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The Distribution of Earnings under Monopsonistic/polistic Competition

  • Thisse, Jacques-François
  • Toulemonde, Eric

Recent empirical contributions in labor economics suggest that individual firms face upward sloping labor supplies. We rationalize this by assuming that idiosyncratic non-pecuniary conditions interact with money wages in workers’ decisions to work for specific firms. Likewise, firms supply differentiated goods in response to differences in consumer tastes. Hence, firms are price-makers and wage-setters. By combining monopolistic and monopsonistic competition, our setting captures general equilibrium interactions between the two markets. The equilibrium involves double exploitation of labor. Compared to the competitive outcome, the high-productive workers are overpaid under free entry, whereas the low-productive workers are underpaid. In the same vein, capital-owners receive a premium, whereas workers are exploited.

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Paper provided by C.E.P.R. Discussion Papers in its series CEPR Discussion Papers with number 7981.

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Date of creation: Sep 2010
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Handle: RePEc:cpr:ceprdp:7981
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  1. James E. Anderson & Eric van Wincoop, 2004. "Trade Costs," Journal of Economic Literature, American Economic Association, vol. 42(3), pages 691-751, September.
  2. Orley C. Ashenfelter & Henry Farber & Michael R. Ransom, 2010. "Modern Models of Monopsony in Labor Markets: A Brief Survey," Working Papers 1223, Princeton University, Department of Economics, Industrial Relations Section..
  3. Hamilton, Jonathan & Thisse, Jacques-Francois & Zenou, Yves, 2000. "Wage Competition with Heterogeneous Workers and Firms," Journal of Labor Economics, University of Chicago Press, vol. 18(3), pages 453-72, July.
  4. Kim, Sunwoong, 1989. "Labor Specialization and the Extent of the Market," Journal of Political Economy, University of Chicago Press, vol. 97(3), pages 692-705, June.
  5. Ransom, Michael R, 1993. "Seniority and Monopsony in the Academic Labor Market," American Economic Review, American Economic Association, vol. 83(1), pages 221-33, March.
  6. Dixit, Avinash K & Stiglitz, Joseph E, 1977. "Monopolistic Competition and Optimum Product Diversity," American Economic Review, American Economic Association, vol. 67(3), pages 297-308, June.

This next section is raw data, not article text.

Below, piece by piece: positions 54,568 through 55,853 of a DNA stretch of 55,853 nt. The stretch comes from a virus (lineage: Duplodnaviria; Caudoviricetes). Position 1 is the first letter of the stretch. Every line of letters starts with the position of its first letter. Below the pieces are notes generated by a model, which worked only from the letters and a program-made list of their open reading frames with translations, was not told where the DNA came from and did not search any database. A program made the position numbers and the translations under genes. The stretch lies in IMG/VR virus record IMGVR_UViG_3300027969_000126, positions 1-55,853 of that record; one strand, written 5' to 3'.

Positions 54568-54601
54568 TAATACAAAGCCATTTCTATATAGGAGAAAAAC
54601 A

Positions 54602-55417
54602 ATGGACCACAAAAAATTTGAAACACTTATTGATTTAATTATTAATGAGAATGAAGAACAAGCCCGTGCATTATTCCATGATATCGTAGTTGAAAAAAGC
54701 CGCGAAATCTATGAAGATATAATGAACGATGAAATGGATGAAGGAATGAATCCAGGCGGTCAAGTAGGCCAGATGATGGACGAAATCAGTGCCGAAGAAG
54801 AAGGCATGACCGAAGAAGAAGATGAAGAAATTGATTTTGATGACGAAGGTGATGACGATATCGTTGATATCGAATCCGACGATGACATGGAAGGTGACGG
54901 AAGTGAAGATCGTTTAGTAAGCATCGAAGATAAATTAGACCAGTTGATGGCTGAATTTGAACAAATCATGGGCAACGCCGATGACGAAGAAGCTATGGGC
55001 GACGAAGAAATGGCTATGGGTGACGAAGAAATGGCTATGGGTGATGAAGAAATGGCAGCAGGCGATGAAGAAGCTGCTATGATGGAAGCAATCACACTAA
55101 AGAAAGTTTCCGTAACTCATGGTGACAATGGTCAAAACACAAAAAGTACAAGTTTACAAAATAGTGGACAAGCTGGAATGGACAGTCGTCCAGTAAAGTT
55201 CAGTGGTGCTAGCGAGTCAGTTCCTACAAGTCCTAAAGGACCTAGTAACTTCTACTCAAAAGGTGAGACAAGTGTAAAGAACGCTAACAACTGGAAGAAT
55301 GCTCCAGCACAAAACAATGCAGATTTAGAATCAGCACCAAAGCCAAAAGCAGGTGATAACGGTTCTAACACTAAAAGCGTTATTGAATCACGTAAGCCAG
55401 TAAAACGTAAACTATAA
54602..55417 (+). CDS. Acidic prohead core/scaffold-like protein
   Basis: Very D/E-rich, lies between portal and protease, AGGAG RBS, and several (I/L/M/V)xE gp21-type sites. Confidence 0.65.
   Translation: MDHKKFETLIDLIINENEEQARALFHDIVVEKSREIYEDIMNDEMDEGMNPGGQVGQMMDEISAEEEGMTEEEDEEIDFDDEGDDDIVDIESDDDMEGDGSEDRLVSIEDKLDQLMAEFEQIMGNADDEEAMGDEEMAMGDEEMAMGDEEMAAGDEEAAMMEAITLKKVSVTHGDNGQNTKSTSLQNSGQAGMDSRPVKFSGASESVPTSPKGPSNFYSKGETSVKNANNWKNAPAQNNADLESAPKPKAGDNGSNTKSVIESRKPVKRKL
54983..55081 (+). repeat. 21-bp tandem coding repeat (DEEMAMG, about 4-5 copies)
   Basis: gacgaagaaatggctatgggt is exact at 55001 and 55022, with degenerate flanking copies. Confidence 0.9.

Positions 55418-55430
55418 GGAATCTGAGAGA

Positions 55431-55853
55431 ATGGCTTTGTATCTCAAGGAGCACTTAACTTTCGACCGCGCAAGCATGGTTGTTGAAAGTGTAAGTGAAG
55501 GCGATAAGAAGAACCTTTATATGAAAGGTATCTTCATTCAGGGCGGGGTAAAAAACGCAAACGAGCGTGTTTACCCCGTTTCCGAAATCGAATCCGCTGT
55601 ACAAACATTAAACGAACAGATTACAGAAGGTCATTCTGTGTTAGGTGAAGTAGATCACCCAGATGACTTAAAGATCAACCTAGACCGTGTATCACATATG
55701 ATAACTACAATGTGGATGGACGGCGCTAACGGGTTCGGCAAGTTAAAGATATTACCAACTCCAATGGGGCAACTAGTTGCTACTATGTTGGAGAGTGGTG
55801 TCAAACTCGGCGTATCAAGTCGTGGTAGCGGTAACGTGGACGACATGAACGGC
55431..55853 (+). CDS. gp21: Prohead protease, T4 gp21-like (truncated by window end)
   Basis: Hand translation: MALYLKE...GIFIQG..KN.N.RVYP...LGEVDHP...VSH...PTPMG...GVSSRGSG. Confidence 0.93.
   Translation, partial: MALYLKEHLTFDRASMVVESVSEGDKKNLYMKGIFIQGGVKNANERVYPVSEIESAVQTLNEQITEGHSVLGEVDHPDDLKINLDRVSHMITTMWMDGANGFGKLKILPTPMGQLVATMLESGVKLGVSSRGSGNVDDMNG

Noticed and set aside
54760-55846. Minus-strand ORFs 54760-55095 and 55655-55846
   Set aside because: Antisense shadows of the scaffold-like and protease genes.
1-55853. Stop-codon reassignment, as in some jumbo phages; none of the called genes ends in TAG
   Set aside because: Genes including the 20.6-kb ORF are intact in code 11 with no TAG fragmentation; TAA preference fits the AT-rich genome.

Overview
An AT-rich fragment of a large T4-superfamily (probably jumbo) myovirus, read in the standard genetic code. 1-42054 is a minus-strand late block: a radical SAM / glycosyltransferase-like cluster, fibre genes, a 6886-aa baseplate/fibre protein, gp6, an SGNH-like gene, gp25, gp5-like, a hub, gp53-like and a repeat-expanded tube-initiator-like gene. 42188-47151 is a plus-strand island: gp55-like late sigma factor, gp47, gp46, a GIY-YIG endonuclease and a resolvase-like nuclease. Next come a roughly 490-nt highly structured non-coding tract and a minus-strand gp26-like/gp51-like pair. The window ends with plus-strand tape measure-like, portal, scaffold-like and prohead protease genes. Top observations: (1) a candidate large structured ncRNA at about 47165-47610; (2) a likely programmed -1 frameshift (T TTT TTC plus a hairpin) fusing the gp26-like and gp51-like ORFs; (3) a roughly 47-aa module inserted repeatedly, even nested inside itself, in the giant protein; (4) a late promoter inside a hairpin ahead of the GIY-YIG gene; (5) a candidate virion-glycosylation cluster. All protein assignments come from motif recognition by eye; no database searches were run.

7. Alan Manning & Ted To, 2002. "Oligopsony and Monopsonistic Competition in Labor Markets," Journal of Economic Perspectives, American Economic Association, vol. 16(2), pages 155-174, Spring.
  8. Kiminori Matsuyama, 1995. "Complementarities and Cumulative Processes in Models of Monopolistic Competition," Journal of Economic Literature, American Economic Association, vol. 33(2), pages 701-729, June.
  9. Venkataraman Bhaskar & Ted To, 1999. "Oligopsony and the Distribution of Wages," CIRJE F-Series CIRJE-F-42, CIRJE, Faculty of Economics, University of Tokyo.
  10. de la Rica, Sara & Dolado, Juan J. & Vegas, Raquel, 2010. "Performance Pay and the Gender Wage Gap: Evidence from Spain," CEPR Discussion Papers 7936, C.E.P.R. Discussion Papers.
  11. Sherwin Rosen, 2002. "Markets and Diversity," American Economic Review, American Economic Association, vol. 92(1), pages 1-15, March.
  12. John K. Dagsvik, 2002. "Discrete Choice in Continuous Time: Implications of an Intertemporal Version of the Iia Property," Econometrica, Econometric Society, vol. 70(2), pages 817-831, March.
  13. David Card & Thomas Lemieux & W. Craig Riddell, 2004. "Unions and Wage Inequality," Journal of Labor Research, Transaction Publishers, vol. 25(4), pages 519-562, October.
  14. Steven C. Salop, 1979. "Monopolistic Competition with Outside Goods," Bell Journal of Economics, The RAND Corporation, vol. 10(1), pages 141-156, Spring.
  15. William M. Boal & Michael R. Ransom, 1997. "Monopsony in the Labor Market," Journal of Economic Literature, American Economic Association, vol. 35(1), pages 86-112, March.
  16. V. Bhaskar & Ted To, 1996. "Minimum Wages for Ronald McDonald Monopsonies: A Theory of Monopsonistic Competition," Labor and Demography 9603001, EconWPA, revised 21 May 1996.
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